The 2018 Strata Data Conference in New York had a different buzz than the hype and promise of years past. The sentiment this year was a bit more subdued as attendees grappled with the reality and complexities of how hard it is to operationalize the modern data and analytic platforms necessary to deliver machine learning and artificial intelligence. This shift in focus could be considered a balancing act for AI maturity with the combination of people (the data scientists), technology (machine learning), and now process (application and operationalization). As the pendulum swings, data governance, environment management, and multi-cloud architectures surfaced as key topics due to their fundamental roles in applying AI and ML for business impact.
Strata Hadoop may have started as the original Hadoop big data and MapReduce conference but, Strata Data has become the Data Engineering conference for implementing data lakes, data streams, Spark, and Kubernetes to drive enterprise analytics. (Some attendees commented that a search in the Strata Event app for “Hadoop” returned zero results found.) Conference host O’Reilly Media also has a separate conference dedicated to applied Artificial Intelligence, which allows Strata Data to focus on the data side – including details regarding data engineering and managing modern data platforms across Hadoop, multiple clouds, or containers for the reliable delivery of business analytics and AI.
Many attendees consider themselves “Data engineers,” and typically were interested in learning how to make the plumbing for the modern data platforms work in a production environment with new and better data streaming technologies and techniques that reliably deliver and monitor analytics and ML at enterprise scale. Many wanted to know: “Are we doing this right?” or “Can we do this better?” One of the primary challenges in data and analytic platform modernization comes with maintaining it reliably with new and open source technologies on new multi or hybrid cloud environments – with all of the overhead of the data management work. Technology can help with that, too, and a common theme among vendors at the conference was how automation, abstraction, or AI can mask or assist with managing the complexity of fast-changing and large-scale data integration.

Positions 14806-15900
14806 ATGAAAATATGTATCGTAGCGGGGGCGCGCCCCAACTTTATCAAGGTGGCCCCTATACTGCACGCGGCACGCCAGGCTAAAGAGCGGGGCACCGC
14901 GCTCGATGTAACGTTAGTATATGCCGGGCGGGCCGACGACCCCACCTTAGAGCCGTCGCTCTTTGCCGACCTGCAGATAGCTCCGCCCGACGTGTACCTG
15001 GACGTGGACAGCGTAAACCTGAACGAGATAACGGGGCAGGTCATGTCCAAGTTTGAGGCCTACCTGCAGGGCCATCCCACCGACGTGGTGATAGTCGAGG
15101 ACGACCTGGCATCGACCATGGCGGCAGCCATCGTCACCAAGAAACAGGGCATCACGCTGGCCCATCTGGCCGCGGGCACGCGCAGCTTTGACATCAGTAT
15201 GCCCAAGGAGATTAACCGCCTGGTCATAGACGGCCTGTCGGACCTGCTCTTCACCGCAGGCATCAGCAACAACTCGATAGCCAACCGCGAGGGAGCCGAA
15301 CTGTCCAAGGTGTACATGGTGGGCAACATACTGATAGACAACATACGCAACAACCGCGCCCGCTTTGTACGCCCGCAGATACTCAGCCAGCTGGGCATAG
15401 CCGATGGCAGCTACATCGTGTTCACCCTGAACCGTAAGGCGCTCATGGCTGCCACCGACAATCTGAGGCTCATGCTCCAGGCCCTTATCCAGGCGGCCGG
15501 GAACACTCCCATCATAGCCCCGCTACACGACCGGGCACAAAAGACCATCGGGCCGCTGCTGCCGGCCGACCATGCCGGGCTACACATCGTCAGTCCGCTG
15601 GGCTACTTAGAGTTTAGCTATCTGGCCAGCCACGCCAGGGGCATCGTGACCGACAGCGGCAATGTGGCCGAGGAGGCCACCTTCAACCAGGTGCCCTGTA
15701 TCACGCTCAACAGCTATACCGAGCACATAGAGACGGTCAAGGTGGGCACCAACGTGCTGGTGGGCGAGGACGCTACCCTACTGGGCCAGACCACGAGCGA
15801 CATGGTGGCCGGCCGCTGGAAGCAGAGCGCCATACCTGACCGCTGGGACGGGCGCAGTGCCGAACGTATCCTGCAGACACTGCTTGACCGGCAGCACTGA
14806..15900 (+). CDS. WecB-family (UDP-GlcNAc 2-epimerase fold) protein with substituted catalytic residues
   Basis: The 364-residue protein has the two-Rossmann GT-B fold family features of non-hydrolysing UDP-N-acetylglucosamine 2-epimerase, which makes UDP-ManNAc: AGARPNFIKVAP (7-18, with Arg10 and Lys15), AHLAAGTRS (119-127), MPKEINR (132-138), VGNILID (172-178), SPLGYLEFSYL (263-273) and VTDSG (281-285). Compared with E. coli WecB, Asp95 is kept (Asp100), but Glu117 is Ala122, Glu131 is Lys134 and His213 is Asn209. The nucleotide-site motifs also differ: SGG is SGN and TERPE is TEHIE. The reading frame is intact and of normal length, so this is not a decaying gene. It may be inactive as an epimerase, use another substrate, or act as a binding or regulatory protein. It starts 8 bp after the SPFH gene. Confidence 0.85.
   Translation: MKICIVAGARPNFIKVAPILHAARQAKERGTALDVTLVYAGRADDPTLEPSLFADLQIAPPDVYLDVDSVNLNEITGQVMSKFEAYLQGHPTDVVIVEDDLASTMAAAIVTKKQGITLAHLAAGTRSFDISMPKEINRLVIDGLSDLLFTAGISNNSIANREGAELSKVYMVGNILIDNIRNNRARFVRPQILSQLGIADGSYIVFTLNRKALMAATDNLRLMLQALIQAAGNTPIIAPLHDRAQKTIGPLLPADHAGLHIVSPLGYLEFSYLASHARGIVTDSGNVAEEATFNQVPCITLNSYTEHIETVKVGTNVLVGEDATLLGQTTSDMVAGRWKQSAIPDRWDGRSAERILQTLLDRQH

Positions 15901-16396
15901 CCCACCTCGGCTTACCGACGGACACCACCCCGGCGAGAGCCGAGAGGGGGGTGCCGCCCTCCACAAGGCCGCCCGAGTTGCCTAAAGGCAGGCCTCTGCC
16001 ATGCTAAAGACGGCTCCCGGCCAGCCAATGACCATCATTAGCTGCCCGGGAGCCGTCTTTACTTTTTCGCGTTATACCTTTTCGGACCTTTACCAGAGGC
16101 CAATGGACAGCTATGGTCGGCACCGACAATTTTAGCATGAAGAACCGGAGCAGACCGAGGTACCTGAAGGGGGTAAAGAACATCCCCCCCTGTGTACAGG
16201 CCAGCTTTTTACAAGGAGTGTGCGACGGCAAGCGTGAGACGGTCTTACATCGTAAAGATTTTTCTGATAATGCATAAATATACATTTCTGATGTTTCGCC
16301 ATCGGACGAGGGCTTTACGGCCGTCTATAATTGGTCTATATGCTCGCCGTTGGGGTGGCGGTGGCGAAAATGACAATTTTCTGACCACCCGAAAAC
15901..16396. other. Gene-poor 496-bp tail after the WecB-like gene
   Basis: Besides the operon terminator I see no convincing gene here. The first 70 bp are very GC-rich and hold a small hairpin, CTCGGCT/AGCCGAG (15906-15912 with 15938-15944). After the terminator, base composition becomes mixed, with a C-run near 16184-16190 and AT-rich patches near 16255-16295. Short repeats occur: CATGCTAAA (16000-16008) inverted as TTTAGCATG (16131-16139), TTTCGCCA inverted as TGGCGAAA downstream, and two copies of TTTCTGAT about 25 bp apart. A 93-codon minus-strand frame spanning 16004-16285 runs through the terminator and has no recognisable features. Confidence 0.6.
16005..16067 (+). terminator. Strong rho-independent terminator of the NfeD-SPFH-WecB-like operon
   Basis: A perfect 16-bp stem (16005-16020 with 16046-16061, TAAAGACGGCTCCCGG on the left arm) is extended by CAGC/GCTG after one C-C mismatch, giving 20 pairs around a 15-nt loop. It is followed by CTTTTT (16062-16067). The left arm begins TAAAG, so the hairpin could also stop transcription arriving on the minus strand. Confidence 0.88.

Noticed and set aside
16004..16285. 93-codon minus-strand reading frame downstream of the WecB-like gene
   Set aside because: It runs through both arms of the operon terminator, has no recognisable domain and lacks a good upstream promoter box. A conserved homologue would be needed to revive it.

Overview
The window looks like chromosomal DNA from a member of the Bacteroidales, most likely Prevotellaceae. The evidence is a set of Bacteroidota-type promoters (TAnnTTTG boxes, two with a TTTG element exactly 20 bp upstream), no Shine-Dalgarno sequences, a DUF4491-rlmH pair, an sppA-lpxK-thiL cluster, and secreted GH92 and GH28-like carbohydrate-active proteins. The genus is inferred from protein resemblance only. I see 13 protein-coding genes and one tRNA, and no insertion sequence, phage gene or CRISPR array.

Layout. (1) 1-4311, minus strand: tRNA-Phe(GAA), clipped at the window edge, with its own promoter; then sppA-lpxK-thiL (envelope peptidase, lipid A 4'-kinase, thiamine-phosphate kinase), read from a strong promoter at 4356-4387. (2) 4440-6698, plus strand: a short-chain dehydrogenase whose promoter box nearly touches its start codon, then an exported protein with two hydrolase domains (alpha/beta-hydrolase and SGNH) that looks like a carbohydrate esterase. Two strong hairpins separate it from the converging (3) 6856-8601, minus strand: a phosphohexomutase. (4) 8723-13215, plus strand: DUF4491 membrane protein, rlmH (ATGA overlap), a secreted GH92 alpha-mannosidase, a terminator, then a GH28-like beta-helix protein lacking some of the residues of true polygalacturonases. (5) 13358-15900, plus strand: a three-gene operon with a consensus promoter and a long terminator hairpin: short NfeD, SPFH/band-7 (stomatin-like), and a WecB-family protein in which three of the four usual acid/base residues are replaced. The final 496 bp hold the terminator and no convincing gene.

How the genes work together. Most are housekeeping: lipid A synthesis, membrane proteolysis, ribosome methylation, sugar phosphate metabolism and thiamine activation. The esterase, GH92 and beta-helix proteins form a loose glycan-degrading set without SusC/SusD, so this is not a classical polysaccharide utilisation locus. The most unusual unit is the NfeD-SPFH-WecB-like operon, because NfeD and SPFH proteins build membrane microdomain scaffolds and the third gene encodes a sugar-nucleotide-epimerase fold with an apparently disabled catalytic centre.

If you looked closely, you could see the re-emergence of the “Data Warehouse” term (worn by Cloudera and new exhibitor Yellowbrick, as well as noticeable elsewhere) as Strata shifts from Big Data to All Data. I believe this is a recognition of the fact that companies still need to grow and evolve their enterprise data warehouses alongside their new enterprise analytic capabilities for self-service data prep and data science. Or it could be due to the progress that Snowflake –noticeably not an exhibitor at the event – is making with marketing their data warehouse-as-a-service offering. Personally, I believe the revival of the term is due to the convergence of data warehousing and big data analytics platforms to deliver comprehensive enterprise analytics while sharing scarce ETL /data engineer resources.
Visible from messaging, sessions, and attendee discussions, one key take away from the event is that Kubernetes is the way forward. As data platforms are becoming ubiquitous, so must the application layer with containers. The Hortonworks announcement on Open Hybrid Architecture Initiative backs that, along with similar signals from MapR and Cloudera. Deploying Hadoop as a Kubernetes container in a multi-cloud environment will continue to evolve how modern data and analytics are deployed from Dockers in YARN.
Strata typically arranges star-studded keynote presentations, and this year was no exception. Notably, Google Cloud’s Chief Decision Scientist Cassie Kozyrkov presented insights on how to manage the development of AI based on experience from training over 17,000 people on decision intelligence. Kozyrkov defined decision intelligence as data science plus social science plus managerial science, and emphasized that data science cannot be relied upon alone. Echoing Google’s approach, she urged the need for testing AI as much as possible to provide the trust needed in AI, and she reminded everyone that all technology is an echo of people who designed it. She called upon members of the audience to responsibly apply their skills to increase decision intelligence and to look to make a difference by solving the right problems.
I would like to thank all the vendors that shared their company, product, and customer updates, especially Infoworks, data Artisans, MapR, Cazena, Hortonworks, Yellowbrick, and Iguazio.
*Image courtesy of O'Reilly Conferences via Flickr